Once the consultation process has concluded with the employee representatives and the employees at risk of redundancy have been identified (based on fair selection criteria), consultation with the individual employees must occur. Collective consultation is not an adequate substitute for individual consultation. Individual consultation must also be carried out with the at risk employees.
An employer who fails to initiate consultations or fails to provide the information required as set out above shall be guilty of an offence and shall be liable on summary convictions to a fine not exceeding €5,000.
Failure to consult could also result in a complaint to the WRC or potentially an injunction application.
What about notification to the Minister?
An employer is obliged to notify the Minister of Employment Affairs and Social Protection of the proposed redundancies and in any event at least 30 days before the first dismissal takes effect.
Failure to notify the Minister in accordance with the legislation can leave an employer liable to a fine of up to €5,000.
If any collective redundancies take effect before the expiry of the 30 days which begins on the day that notification is given to the Minister, the employer shall be guilty of an offence and liable to conviction on indictment to a fine not exceeding €250,000.
The information that must be provided to the Minister in writing is set out in legislation.
An employer is also required to provide the employee’s representatives with a copy of the notification to the Minister as soon as possible. The employee representatives are entitled, if they think appropriate, to forward any written observations to the Minister in relation to the notification and the redundancies.
The Minister can require the employer to enter into consultation with the Minister or an authorised officer to seek solutions to the problems caused by the proposed redundancies. The employer is obliged to supply the Minister or an authorised officer with any information relating to the proposed redundancies which the Minister or the officer may reasonably require. The authorised officers are entitled to enter into the employer’s premises and make enquiries to be satisfied that the acts have been complied with.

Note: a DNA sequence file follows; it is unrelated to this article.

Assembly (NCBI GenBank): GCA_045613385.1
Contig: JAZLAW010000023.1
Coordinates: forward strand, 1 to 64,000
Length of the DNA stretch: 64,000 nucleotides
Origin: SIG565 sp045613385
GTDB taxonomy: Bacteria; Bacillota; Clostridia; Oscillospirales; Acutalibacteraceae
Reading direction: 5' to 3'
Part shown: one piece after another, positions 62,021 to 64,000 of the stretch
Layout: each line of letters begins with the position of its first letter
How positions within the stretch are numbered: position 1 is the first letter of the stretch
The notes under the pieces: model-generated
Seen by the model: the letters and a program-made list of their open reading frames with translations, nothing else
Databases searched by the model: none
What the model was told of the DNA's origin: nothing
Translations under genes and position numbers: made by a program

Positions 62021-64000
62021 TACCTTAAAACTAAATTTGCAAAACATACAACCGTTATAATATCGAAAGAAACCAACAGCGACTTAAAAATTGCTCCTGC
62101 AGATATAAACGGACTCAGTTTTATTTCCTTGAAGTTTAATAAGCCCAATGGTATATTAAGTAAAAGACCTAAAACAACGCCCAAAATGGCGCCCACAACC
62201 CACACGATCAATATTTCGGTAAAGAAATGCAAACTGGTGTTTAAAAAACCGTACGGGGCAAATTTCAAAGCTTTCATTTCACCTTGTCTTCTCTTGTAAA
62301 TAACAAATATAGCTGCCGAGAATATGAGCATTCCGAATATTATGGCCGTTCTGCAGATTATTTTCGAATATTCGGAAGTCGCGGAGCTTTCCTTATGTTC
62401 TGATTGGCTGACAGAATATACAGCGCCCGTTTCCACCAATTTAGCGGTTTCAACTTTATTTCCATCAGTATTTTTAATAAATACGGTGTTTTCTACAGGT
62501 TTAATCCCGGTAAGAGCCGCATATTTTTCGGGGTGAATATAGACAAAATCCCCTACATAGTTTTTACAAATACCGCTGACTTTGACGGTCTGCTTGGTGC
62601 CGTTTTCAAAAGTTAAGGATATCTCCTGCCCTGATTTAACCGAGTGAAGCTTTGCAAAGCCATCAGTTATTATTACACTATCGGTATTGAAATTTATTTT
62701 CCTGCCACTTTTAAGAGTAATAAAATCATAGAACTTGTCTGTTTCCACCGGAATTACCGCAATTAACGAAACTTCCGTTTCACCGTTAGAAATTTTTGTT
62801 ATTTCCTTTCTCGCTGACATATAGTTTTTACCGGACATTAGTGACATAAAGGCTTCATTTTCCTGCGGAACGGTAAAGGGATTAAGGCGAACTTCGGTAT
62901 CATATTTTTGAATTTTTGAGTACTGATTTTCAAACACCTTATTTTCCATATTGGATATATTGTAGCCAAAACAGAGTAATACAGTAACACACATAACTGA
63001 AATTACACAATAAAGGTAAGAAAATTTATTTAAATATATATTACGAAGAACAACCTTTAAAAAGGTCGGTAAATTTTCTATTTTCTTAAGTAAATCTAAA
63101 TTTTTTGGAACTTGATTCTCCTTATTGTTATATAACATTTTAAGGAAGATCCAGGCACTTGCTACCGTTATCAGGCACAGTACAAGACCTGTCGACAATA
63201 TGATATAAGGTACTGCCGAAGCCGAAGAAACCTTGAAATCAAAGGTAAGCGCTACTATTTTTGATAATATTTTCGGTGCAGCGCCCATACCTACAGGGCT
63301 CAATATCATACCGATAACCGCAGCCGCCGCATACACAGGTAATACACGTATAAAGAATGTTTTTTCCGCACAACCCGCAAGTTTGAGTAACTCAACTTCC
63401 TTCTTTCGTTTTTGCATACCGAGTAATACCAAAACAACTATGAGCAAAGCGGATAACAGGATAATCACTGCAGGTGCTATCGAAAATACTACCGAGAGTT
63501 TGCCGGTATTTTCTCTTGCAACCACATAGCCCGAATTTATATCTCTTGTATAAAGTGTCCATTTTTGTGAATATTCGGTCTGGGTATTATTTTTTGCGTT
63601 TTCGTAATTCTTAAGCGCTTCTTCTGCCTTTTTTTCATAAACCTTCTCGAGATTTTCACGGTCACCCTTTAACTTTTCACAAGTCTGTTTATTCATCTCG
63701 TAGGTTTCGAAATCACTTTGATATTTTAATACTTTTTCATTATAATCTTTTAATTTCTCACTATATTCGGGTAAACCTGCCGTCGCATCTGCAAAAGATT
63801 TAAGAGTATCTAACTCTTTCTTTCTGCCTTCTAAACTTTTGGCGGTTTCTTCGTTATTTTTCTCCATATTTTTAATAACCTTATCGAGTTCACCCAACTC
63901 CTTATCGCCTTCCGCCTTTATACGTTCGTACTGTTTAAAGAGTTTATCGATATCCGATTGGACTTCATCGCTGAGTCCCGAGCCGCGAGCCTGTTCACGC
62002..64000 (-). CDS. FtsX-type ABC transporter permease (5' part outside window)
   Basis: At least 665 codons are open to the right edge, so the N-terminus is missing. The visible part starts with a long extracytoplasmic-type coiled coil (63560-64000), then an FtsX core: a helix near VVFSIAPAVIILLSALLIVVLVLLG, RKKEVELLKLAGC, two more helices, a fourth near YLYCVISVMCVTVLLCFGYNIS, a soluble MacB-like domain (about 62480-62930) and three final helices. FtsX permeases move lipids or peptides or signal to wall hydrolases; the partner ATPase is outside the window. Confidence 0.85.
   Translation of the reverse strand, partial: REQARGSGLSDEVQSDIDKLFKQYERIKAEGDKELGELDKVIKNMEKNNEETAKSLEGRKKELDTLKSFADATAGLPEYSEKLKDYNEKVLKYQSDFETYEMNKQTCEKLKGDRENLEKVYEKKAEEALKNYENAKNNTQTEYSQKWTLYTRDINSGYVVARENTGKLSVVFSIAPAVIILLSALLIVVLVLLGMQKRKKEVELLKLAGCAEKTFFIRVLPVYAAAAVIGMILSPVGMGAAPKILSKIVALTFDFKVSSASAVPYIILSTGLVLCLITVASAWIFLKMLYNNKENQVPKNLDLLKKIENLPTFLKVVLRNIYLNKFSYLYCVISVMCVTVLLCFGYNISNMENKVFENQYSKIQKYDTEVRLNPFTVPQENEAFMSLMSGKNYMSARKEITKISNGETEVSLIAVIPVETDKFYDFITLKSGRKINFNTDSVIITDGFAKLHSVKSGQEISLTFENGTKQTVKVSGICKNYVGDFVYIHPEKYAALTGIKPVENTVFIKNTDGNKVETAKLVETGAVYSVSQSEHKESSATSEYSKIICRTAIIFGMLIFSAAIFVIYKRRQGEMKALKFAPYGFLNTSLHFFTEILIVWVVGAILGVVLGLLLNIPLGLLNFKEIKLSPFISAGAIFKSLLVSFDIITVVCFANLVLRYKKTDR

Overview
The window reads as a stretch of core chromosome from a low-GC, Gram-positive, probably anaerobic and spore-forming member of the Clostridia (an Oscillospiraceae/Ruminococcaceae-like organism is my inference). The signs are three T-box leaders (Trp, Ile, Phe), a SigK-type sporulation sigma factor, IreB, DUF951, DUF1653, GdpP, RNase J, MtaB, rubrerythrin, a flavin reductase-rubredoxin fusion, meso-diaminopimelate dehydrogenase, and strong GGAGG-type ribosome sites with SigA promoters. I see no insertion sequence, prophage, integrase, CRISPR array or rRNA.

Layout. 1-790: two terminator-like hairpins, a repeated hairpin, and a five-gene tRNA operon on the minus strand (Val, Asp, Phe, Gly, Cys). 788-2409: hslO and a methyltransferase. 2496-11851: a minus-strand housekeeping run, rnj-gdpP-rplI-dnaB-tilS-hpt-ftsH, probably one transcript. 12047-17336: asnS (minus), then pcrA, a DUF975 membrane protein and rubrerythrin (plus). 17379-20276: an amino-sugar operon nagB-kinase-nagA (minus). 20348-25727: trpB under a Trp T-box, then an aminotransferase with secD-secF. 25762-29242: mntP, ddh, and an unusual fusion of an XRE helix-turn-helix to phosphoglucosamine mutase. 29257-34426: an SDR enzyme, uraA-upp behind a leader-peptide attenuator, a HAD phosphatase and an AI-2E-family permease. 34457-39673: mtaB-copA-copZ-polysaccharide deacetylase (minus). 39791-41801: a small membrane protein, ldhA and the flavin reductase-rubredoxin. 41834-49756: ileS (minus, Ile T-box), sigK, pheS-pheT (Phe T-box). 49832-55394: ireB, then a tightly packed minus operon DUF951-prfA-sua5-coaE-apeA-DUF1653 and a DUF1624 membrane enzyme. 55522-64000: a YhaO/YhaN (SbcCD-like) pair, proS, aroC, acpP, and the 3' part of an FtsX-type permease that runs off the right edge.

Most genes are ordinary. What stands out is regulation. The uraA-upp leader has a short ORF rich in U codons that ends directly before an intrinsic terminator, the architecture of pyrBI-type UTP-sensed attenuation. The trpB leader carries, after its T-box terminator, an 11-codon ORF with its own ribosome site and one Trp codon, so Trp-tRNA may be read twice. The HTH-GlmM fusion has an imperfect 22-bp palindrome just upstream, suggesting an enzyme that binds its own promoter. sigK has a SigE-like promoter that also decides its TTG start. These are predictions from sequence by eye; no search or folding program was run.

The 30-day mandatory information and consultation process with the employee representatives and the 30 day period for the notification to the Minister may run concurrently. However, since it will not be possible to complete the notification to the Minister until the identity of the employees’ representatives has been established, it is likely that both periods may not be entirely concurrent where the employer has to allow time for the facilitation of the election of employee representatives.
Can an employee on lay off or short time trigger redundancy?
Normally yes, but during the current Covid-19 Pandemic emergency period, no.
Under the Redundancy Payments Act, an employee who is on lay off or short time can trigger redundancy if on lay off or short time for:-
- for 4 or more consecutive weeks; or
- for a series 6 weeks or more within a period of 12 weeks
However, the Emergency Measures in the Public Interest (Covid-19) Act has temporarily suspended an employee’s right to trigger redundancy during the “emergency period”. The “emergency period” is currently defined as ending on the 31 May 2020, but this period may be extended.
Does this provision affect an employer’s right to trigger redundancy?
No, an employer is entitled to trigger redundancy at any time during the Covid-19 emergency provided a redundancy situation exists. Prior to making the decision to implement any redundancies, employers should consider whether the collective redundancy provisions apply. Whether or not they apply a consultation process should be initiated by the employer. Failure to do so may leave an employer open to a successful claim for Unfair Dismissal.
Redundancy law is complex and if the redundancies anticipated are captured by the collective redundancy legislation, additional care is needed in conducting the process.
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The information in this article is provided as part of Legal-Island's Employment Law Hub. We regret we are not able to respond to requests for specific legal or HR queries and recommend that professional advice is obtained before relying on information supplied anywhere within this article.